The call for patience is an obvious one, the season is still new and the team is still new. Nothing worthwhile ever came from 2 weeks of hard work and a few double training sessions. Usain Bolt didn’t win Olympic gold in his first race; he didn’t win the triple triple simply because he’d appointed the right coach. It is worth noting that in the halcyon days of 2009/10, the season where it feels we won practically every game 5-0, Norwich won 2 of their 5 games in August. In September, they won 1 of 5. The league was won by 9 points. Don’t write the team off just yet: there is an awfully long way to go.
So back to Bolt’s relay, the finale we all thought he was meant to have. But as we all stared in disbelief at him lying on the track, this superhuman suddenly relegated to mere mortal, the race continued around him. And suddenly it became clear that the great sporting moment was not coming from where we had thought, the story was the GB team’s and not Bolt’s. And to take joy in that unexpected, glorious success, was equally surprising and thrillin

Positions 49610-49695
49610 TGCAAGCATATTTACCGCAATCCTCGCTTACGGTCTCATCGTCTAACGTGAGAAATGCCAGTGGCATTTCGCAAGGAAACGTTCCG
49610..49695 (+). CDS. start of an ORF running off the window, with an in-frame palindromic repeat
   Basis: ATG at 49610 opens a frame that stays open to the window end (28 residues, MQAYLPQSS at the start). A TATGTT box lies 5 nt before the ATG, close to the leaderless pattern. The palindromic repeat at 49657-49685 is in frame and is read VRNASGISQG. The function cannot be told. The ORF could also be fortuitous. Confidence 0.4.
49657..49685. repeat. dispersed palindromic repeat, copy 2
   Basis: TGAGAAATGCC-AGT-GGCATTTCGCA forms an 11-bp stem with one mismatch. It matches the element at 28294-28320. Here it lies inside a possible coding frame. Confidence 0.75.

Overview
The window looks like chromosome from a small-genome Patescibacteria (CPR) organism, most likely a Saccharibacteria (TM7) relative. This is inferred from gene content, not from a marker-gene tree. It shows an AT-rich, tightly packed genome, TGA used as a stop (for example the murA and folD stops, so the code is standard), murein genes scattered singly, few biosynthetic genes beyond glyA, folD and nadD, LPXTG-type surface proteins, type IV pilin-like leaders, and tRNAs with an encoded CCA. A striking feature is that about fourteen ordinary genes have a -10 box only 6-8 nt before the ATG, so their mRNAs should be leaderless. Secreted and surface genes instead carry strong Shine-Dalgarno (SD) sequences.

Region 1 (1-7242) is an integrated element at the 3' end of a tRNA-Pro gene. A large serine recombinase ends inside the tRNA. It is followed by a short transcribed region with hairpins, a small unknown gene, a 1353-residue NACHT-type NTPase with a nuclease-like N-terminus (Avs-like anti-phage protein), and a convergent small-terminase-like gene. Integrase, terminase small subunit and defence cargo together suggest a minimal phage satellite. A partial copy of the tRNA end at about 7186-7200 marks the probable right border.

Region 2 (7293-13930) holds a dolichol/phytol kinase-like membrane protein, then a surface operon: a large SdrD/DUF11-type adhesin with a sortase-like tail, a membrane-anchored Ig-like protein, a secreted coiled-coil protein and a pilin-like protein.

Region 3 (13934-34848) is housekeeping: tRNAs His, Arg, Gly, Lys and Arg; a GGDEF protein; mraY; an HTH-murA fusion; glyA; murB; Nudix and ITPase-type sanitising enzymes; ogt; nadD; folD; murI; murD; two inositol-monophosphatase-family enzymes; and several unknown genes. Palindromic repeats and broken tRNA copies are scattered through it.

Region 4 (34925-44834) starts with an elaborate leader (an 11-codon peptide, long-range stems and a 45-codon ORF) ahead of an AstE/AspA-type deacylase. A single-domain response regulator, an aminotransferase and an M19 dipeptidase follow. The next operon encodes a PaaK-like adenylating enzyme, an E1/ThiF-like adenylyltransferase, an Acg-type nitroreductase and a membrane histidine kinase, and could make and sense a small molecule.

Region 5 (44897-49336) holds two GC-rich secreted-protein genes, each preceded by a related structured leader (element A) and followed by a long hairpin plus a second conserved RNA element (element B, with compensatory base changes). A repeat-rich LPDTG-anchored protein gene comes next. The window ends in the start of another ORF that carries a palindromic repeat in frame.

Sport is at its best when it is most unpredictable, and that unpredictability is why the Championship is one of the most engaging, exciting competitions in football. After just one month, 5 matches, we don’t know if or from where Norwich’s success might come as the season unfolds. We don’t know who the heroes will be, or the villains. But we do know that if things improve, if we do get to stand on that start line as the season draws to its final stages, August will be remembered as if it were a training session spent struggling to stand up straight after our feet had left the starting blocks.